**About Brahmagupt at Glance**

- " According to the book Chronology of Ancient India by Vedveer Arya, he was born in Saka 520 elapsed (63-62 BCE). His birthplace was Bhillamala, now Bhinmal, of Jalore, Rajasthan.
- He was the son of an astrologer named Jisnugupta.
- King Vyaghramulcha was the ruler of Bhillamala during his time.
- He was the head of the astronomical observatory at Ujjain.
- He composed his works in elliptic verse with a poetic touch.
- He breathed his last in Ujjain.

During the time of Brahmagupt, astronomers and scientists across the world argued that the earth and the universe were flat. Though the concept about the earth & universe being round finds mention in ancient Indian scriptures dating back to thousands of years, debates and discussions that it is flat continued generation after generation, era after era across the world. Brahmagupt counter-argued that they were round.

Do you know Brahmagupt was the first astronomer in the world to use Mathematics to predict the positions of the planets? He neither used a telescope nor any scientific equipment to calculate thus! Using Mathematics, he also practically calculated the timing of the solar and lunar eclipses! He calculated length of solar year to be 365 days, 5 minutes and 19 seconds which is quite precise compared to present day calculations.

**Works of Brahmagupt on Mathematics, Science, and Astronomy **

- Cadamakela.
- Brahmasphutasiddhanta; this book contains 24 chapters in the form of verses numbering to 1008 with key focus on Mathematics, including Algebra, Geometry, Trigonometry, Algorithmics and Astronomy.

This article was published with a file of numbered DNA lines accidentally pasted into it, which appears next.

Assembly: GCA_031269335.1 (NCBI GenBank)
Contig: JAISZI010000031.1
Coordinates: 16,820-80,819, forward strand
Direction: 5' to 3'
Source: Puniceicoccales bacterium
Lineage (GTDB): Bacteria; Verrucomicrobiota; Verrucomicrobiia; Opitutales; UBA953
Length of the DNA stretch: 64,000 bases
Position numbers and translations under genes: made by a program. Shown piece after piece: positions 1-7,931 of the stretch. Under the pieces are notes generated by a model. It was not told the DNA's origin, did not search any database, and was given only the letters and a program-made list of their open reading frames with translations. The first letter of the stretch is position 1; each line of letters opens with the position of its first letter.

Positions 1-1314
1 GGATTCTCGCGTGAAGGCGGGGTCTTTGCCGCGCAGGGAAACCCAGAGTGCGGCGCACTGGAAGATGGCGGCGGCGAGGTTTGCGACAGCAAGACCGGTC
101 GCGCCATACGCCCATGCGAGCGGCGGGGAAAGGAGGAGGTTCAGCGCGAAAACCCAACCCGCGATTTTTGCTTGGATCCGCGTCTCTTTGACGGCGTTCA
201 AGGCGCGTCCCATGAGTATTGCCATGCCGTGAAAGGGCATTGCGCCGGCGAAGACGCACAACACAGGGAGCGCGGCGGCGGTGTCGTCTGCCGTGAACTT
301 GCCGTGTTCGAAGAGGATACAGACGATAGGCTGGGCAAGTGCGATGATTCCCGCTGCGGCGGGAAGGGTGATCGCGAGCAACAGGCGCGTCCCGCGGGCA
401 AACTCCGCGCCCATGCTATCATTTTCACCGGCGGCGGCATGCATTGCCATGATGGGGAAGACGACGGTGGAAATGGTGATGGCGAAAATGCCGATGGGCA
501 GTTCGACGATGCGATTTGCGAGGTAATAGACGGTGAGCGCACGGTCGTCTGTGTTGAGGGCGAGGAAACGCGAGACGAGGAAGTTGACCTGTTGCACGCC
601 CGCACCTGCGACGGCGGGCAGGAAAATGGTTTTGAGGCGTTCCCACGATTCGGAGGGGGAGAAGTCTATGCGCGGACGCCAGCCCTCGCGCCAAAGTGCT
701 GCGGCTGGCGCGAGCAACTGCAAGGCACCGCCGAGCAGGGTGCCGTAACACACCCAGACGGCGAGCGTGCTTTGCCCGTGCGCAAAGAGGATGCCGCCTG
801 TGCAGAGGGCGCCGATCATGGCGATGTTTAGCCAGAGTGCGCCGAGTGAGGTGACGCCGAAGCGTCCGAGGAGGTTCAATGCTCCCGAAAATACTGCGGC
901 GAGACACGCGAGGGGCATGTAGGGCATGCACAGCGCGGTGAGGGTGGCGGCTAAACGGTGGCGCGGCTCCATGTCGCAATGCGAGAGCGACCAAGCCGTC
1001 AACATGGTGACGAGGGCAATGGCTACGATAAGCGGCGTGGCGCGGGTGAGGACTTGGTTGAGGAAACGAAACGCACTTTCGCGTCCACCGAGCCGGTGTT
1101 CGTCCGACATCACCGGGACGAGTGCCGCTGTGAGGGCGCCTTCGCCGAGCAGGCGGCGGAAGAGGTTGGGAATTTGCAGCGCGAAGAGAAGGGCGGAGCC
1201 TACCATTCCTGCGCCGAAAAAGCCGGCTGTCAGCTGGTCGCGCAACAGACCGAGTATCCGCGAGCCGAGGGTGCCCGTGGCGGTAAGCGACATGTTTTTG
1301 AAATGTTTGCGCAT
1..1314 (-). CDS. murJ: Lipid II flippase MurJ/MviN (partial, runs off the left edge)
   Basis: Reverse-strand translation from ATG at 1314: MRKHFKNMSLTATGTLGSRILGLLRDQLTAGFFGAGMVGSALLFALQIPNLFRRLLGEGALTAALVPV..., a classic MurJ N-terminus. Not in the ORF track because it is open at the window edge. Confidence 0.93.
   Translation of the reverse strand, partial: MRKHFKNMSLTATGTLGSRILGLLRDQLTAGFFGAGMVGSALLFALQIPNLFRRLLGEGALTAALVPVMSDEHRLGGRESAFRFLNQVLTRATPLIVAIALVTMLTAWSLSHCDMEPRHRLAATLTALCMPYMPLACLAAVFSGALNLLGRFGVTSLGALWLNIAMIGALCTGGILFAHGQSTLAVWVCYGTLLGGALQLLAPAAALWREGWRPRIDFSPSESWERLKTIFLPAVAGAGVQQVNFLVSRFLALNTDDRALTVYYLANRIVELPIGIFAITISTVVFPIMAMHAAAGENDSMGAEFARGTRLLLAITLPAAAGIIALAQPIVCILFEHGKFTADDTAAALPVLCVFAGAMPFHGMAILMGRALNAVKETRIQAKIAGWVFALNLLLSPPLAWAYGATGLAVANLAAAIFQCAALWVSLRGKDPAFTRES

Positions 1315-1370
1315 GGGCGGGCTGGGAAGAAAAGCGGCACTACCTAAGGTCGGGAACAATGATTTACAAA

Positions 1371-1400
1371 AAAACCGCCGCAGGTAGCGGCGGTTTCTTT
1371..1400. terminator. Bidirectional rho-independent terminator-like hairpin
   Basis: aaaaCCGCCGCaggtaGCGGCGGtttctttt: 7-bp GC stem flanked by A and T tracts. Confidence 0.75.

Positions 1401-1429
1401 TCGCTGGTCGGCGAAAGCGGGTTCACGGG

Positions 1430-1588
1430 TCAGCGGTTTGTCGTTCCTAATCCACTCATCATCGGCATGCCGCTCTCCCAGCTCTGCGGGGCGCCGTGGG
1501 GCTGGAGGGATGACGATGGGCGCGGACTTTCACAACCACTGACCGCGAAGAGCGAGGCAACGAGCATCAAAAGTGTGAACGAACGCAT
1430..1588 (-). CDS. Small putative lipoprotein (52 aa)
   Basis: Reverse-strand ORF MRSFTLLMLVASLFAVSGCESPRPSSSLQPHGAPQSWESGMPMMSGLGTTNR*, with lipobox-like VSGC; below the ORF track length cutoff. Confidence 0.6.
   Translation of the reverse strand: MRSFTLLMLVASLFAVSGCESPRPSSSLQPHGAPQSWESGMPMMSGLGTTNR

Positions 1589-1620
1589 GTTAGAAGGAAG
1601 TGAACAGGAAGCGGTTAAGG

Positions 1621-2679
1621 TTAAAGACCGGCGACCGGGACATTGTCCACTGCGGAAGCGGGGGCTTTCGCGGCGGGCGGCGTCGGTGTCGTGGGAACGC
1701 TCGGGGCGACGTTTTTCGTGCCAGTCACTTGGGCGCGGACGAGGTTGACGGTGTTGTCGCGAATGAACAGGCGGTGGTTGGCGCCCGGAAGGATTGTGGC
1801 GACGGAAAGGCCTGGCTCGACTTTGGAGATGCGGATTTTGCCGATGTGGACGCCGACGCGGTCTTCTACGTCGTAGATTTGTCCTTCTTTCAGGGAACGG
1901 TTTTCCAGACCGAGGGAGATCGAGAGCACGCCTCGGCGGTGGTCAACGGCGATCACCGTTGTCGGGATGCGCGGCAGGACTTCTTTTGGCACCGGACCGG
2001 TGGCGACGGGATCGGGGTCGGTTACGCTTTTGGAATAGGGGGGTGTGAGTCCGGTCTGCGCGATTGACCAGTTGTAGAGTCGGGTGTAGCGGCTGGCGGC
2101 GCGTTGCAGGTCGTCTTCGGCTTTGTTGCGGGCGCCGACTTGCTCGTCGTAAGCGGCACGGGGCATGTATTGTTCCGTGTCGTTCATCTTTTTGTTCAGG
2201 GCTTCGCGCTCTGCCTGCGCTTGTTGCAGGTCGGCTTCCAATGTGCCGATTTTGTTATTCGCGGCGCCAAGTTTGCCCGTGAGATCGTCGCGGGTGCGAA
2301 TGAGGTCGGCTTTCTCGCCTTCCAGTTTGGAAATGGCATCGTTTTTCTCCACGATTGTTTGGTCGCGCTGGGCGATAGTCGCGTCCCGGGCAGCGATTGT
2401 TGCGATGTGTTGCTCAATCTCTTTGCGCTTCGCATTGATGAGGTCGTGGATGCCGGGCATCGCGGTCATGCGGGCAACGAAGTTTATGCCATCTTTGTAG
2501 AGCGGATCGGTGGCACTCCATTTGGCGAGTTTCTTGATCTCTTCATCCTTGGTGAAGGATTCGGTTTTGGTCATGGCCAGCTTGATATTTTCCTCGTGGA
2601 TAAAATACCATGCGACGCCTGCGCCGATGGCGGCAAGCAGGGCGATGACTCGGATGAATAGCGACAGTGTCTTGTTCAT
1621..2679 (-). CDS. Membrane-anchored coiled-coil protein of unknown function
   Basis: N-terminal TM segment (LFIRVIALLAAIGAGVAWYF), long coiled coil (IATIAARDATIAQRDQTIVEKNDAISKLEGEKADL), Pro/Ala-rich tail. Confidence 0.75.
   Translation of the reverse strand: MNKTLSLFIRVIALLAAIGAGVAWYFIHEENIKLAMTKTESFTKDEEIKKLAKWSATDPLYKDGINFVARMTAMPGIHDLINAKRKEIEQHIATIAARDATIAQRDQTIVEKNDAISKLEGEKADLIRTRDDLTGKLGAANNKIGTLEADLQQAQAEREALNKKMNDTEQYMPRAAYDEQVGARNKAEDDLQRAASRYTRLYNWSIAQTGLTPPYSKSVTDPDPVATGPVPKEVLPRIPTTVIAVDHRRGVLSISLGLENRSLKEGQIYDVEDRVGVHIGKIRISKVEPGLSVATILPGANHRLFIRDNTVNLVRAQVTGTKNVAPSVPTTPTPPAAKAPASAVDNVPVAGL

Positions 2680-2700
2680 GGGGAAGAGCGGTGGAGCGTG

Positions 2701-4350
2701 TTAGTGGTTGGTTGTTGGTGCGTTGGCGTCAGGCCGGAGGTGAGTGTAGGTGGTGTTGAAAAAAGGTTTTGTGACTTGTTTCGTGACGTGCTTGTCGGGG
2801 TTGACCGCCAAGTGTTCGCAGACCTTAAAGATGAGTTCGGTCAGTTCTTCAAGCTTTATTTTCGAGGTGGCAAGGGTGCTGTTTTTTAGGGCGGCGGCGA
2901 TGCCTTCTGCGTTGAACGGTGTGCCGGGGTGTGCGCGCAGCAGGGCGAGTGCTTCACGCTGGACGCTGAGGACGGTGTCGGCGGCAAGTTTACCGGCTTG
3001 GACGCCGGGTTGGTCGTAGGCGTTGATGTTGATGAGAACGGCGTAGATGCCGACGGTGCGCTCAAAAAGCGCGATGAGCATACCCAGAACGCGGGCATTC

- Khandakhadyaka; the book is a practical manual of Indian Astronomy.
- Durkeamynarda.

Everyone is familiar with Isaac Newton's law of universal gravitation, giving him the credit for discovering the theory of gravity. But do you know, hundreds of years even before Isaac Newton was born, Brahmagupt talked about 'gravity'?

According to Brahmagupt's scientific calculations, the earth attracts bodies as inherent in its nature. He drew a comparison of the earth's nature to water that flows. Hence, according to him, bodies or objects fall towards the earth.

**Contribution of Brahmagupt to Mathematics **

- Introduced 'zero' to the number system
- Explained how to find the cube and cube-root of an integer
- Introduced rules for computation of squares and square roots
- Introduced rules for five types of combinations of fractions
- Introduced the theory of negative numbers
- Positive number × positive number = Positive
- Positive number ×negative number = Negative
- Negative number × positive number = Negative
- Negative number × negative number = Positive
- Introduced formula for cyclic quadrilaterals
- Introduced √10 (3.162277) as an approximation for π(3.141593).

The above is only a partial list of what Brahmagupt has introduced. His contributions in the field of Mathematics, Science, and Astronomy are phenomenal. This knowledge heritage is what we, Indians, proudly boast of!

Indian mathematicians and astronomers before Brahmagupt did have knowledge about the zero, but they did not use it as a number. Aryabhatt used letters of the alphabet to denote numbers and the zero. It was Brahmagupt who first used zero as a number besides introducing rules dealing with it.

--- Adopted from iapt magazine ( would like to mention contributor name which right now I do not know right now)